Green-energy cars land on state wish list
The central government included 'new energy' vehicles in its procurement list for the first time yesterday, amid concerns about whether the technology is mature enough to meet market needs.
Experts said the directives - which put plug-in hybrids and all-electric vehicles on a list of official government purchases - sent a positive signal to the car industry, but warned a lack of supply and unified standards could hamper demand.
The documents issued by Communist Party organs and government bureaus aim to curb emissions by limiting the size and power of engine cylinders on new government vehicles from 2 litres to 1.8 litres. It also sets price limits from 200,000 yuan (HK$244,000) to just 180,000 yuan.
Chen Jian, director of the International Technology and Economy Institute under the State Council's Development Research Centre, told Xinhua that including the vehicles on the procurement list would help foster the market for energy cars.
Chen said officials would encourage the use of these cars by offering preferential parking and toll fees, among other measures.
Experts say electric vehicles, which can travel about 200 kilometers per charge, are suitable for official use since most government business involves short-distance travel within cities.
Ye Qing, a National People's Congress deputy, told Xinhua that regulations would also help cut government expenses by prohibiting luxury vehicle purchases. Currently, the budget for purchasing official vehicles is more than 100 billion yuan. Conserving energy and emissions reductions are prioritised in the current five-year plan due to end in 2015. It also wants to boost the development of hybrid cars and electric vehicles.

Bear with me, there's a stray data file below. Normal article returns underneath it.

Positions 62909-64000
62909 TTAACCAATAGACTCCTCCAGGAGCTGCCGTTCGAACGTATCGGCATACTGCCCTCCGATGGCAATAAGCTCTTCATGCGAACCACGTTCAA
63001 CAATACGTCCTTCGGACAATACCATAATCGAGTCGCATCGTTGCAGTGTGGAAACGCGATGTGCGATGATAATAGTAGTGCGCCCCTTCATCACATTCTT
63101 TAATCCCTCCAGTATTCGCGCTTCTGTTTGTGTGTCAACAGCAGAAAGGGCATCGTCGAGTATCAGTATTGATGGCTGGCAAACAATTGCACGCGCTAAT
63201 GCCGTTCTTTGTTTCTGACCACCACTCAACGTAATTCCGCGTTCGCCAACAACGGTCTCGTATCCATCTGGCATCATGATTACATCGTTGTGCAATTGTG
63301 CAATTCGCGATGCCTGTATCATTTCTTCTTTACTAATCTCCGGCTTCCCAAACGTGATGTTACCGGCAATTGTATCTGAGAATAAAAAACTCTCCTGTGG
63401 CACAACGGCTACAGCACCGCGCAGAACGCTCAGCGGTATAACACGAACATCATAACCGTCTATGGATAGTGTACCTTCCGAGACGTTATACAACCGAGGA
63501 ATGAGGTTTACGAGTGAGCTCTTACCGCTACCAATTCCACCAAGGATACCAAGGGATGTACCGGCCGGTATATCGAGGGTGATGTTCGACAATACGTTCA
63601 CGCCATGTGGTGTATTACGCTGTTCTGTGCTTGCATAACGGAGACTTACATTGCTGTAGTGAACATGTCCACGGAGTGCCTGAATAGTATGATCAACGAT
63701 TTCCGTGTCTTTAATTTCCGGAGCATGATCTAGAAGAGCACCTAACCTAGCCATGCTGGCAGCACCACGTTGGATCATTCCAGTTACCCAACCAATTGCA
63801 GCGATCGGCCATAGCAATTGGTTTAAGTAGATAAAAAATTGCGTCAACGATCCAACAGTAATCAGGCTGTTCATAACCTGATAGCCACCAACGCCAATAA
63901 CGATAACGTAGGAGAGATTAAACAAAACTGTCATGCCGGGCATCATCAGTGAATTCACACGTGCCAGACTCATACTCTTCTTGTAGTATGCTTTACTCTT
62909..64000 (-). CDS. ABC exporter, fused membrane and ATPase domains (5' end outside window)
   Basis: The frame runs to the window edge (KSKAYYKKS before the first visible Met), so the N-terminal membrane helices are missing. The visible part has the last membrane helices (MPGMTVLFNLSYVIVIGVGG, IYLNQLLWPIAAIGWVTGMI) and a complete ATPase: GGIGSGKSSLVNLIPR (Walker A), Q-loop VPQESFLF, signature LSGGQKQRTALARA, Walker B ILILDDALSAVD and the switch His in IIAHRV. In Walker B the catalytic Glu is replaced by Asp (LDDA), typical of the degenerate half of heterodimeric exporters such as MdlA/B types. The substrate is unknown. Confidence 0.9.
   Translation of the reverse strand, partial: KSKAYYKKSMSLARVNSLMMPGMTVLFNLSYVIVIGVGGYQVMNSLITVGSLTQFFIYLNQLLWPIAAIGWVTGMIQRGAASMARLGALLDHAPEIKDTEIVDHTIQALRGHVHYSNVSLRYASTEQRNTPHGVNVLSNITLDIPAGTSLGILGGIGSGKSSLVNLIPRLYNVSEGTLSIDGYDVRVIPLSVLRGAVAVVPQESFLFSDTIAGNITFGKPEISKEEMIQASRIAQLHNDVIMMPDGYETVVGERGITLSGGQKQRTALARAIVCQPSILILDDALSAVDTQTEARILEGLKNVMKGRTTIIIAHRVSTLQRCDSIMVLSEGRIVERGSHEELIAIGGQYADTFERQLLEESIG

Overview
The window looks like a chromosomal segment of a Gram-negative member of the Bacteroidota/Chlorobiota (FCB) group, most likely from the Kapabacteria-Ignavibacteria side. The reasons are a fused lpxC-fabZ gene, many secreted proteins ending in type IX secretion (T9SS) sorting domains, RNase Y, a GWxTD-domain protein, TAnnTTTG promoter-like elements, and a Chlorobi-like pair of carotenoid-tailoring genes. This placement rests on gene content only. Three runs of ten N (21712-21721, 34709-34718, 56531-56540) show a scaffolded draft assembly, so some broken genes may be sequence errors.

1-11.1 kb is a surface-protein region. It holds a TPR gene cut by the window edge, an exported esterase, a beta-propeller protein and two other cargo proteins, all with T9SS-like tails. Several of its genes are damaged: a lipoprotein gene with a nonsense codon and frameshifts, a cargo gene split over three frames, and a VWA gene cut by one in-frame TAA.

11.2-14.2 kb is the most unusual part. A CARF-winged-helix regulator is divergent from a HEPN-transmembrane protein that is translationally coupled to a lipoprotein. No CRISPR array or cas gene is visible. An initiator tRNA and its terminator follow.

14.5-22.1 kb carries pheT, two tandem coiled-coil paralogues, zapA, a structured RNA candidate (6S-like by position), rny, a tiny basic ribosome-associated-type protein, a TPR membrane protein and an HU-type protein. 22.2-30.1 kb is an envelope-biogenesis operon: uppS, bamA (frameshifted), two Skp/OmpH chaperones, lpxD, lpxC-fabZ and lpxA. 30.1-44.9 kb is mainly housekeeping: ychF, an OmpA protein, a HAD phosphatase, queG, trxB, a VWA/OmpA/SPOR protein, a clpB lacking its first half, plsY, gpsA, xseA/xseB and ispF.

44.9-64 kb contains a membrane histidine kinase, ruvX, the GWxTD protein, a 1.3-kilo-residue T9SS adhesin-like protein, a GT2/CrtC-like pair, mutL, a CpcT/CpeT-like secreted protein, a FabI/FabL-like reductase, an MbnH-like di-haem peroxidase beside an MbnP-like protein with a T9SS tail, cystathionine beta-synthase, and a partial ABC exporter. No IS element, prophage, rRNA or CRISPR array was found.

But experts had long debated on the future of all-electric cars, and the government assembled experts and policymakers to discuss the issue, including the vehicles' cost-effectiveness, at a meeting earlier this month.
Premier Wen Jiabao himself questioned whether electric cars were 'mature' products in a July article in Qiushi magazine, a Communist Party mouthpiece.
The Ministry of Industry and Information Technology has called for energy-saving technological breakthroughs over the next five years.
Professor Zhou Dadi, the National Energy Advisory Committee's vice-chairman, said the public did not yet have a clear idea of how new energy cars worked.
Yu Cong, from the National Development and Reform Commission's Energy Research Institute, welcomed the latest directives. But she said new energy cars suffered in the market because of high production costs and functions that lagged behind traditional cars.
'There is a lack of a unified standard for new energy cars. Some use rechargeable batteries and some use other energy-storage devices,' she said. 'There should be a higher technology threshold for such [cars], ensuring they perform the same as traditional ones.'
The amount, in US dollars, that Beijing has earmarked for electric-car development
- It wants to build 1 million such cars by 2015